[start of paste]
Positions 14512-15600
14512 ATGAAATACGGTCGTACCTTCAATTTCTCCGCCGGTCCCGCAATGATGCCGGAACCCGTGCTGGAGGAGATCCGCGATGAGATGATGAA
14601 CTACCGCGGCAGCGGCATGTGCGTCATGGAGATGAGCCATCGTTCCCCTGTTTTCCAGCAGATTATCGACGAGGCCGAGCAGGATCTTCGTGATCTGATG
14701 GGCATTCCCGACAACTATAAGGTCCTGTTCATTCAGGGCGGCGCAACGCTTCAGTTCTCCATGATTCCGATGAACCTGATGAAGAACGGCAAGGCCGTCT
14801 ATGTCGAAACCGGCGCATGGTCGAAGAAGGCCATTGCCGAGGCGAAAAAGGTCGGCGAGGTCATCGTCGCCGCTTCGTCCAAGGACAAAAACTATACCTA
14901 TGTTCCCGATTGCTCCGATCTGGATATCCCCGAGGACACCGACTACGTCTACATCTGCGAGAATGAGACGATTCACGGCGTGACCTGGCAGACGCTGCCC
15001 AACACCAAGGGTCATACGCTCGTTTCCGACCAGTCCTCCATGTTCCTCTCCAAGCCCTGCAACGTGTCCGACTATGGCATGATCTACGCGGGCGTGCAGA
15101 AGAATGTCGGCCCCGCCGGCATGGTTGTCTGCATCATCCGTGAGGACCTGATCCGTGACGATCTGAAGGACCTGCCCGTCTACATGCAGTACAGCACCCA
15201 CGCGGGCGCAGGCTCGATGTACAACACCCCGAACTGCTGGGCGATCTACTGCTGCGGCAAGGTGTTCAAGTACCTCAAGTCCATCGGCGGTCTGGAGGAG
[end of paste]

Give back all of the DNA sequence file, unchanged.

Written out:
Positions 14512-15600
14512 ATGAAATACGGTCGTACCTTCAATTTCTCCGCCGGTCCCGCAATGATGCCGGAACCCGTGCTGGAGGAGATCCGCGATGAGATGATGAA
14601 CTACCGCGGCAGCGGCATGTGCGTCATGGAGATGAGCCATCGTTCCCCTGTTTTCCAGCAGATTATCGACGAGGCCGAGCAGGATCTTCGTGATCTGATG
14701 GGCATTCCCGACAACTATAAGGTCCTGTTCATTCAGGGCGGCGCAACGCTTCAGTTCTCCATGATTCCGATGAACCTGATGAAGAACGGCAAGGCCGTCT
14801 ATGTCGAAACCGGCGCATGGTCGAAGAAGGCCATTGCCGAGGCGAAAAAGGTCGGCGAGGTCATCGTCGCCGCTTCGTCCAAGGACAAAAACTATACCTA
14901 TGTTCCCGATTGCTCCGATCTGGATATCCCCGAGGACACCGACTACGTCTACATCTGCGAGAATGAGACGATTCACGGCGTGACCTGGCAGACGCTGCCC
15001 AACACCAAGGGTCATACGCTCGTTTCCGACCAGTCCTCCATGTTCCTCTCCAAGCCCTGCAACGTGTCCGACTATGGCATGATCTACGCGGGCGTGCAGA
15101 AGAATGTCGGCCCCGCCGGCATGGTTGTCTGCATCATCCGTGAGGACCTGATCCGTGACGATCTGAAGGACCTGCCCGTCTACATGCAGTACAGCACCCA
15201 CGCGGGCGCAGGCTCGATGTACAACACCCCGAACTGCTGGGCGATCTACTGCTGCGGCAAGGTGTTCAAGTACCTCAAGTCCATCGGCGGTCTGGAGGAG